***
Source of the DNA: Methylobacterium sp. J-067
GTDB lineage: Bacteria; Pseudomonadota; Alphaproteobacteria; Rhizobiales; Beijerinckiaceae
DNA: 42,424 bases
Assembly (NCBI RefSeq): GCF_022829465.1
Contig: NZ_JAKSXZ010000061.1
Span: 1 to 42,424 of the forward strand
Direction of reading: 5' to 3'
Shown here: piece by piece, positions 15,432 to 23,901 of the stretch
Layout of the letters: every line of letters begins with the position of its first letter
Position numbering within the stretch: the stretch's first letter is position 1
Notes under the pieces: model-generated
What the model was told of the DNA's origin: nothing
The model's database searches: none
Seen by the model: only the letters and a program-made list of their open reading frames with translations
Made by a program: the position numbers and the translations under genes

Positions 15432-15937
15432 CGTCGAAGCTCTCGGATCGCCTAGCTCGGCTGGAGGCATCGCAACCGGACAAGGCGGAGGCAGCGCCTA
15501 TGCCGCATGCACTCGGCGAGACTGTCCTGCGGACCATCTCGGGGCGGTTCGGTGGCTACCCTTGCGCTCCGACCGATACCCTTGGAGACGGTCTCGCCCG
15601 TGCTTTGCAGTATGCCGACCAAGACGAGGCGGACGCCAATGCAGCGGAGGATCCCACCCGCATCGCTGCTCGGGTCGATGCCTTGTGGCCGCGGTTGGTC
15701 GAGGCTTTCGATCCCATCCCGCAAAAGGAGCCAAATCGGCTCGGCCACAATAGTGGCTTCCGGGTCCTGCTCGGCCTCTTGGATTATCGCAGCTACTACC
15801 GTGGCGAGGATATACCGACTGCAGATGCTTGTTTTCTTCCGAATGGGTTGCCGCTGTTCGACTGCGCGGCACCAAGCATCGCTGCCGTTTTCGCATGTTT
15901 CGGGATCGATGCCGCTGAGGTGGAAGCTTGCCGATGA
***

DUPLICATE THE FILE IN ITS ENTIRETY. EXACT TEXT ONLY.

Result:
Source of the DNA: Methylobacterium sp. J-067
GTDB lineage: Bacteria; Pseudomonadota; Alphaproteobacteria; Rhizobiales; Beijerinckiaceae
DNA: 42,424 bases
Assembly (NCBI RefSeq): GCF_022829465.1
Contig: NZ_JAKSXZ010000061.1
Span: 1 to 42,424 of the forward strand
Direction of reading: 5' to 3'
Shown here: piece by piece, positions 15,432 to 23,901 of the stretch
Layout of the letters: every line of letters begins with the position of its first letter
Position numbering within the stretch: the stretch's first letter is position 1
Notes under the pieces: model-generated
What the model was told of the DNA's origin: nothing
The model's database searches: none
Seen by the model: only the letters and a program-made list of their open reading frames with translations
Made by a program: the position numbers and the translations under genes

Positions 15432-15937
15432 CGTCGAAGCTCTCGGATCGCCTAGCTCGGCTGGAGGCATCGCAACCGGACAAGGCGGAGGCAGCGCCTA
15501 TGCCGCATGCACTCGGCGAGACTGTCCTGCGGACCATCTCGGGGCGGTTCGGTGGCTACCCTTGCGCTCCGACCGATACCCTTGGAGACGGTCTCGCCCG
15601 TGCTTTGCAGTATGCCGACCAAGACGAGGCGGACGCCAATGCAGCGGAGGATCCCACCCGCATCGCTGCTCGGGTCGATGCCTTGTGGCCGCGGTTGGTC
15701 GAGGCTTTCGATCCCATCCCGCAAAAGGAGCCAAATCGGCTCGGCCACAATAGTGGCTTCCGGGTCCTGCTCGGCCTCTTGGATTATCGCAGCTACTACC
15801 GTGGCGAGGATATACCGACTGCAGATGCTTGTTTTCTTCCGAATGGGTTGCCGCTGTTCGACTGCGCGGCACCAAGCATCGCTGCCGTTTTCGCATGTTT
15901 CGGGATCGATGCCGCTGAGGTGGAAGCTTGCCGATGA